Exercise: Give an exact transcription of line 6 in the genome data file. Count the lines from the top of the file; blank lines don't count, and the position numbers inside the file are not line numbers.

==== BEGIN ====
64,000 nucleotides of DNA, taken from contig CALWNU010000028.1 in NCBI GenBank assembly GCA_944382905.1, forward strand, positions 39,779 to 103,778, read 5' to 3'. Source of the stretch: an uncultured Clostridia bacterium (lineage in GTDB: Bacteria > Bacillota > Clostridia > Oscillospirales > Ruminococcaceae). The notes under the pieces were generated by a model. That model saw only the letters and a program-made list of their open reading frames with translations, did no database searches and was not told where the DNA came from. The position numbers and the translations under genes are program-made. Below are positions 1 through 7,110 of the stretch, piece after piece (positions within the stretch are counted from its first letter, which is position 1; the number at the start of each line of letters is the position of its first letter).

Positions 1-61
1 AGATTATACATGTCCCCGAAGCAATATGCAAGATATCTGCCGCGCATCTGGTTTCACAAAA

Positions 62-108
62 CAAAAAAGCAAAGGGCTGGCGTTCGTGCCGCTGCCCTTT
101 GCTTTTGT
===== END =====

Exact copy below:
101 GCTTTTGT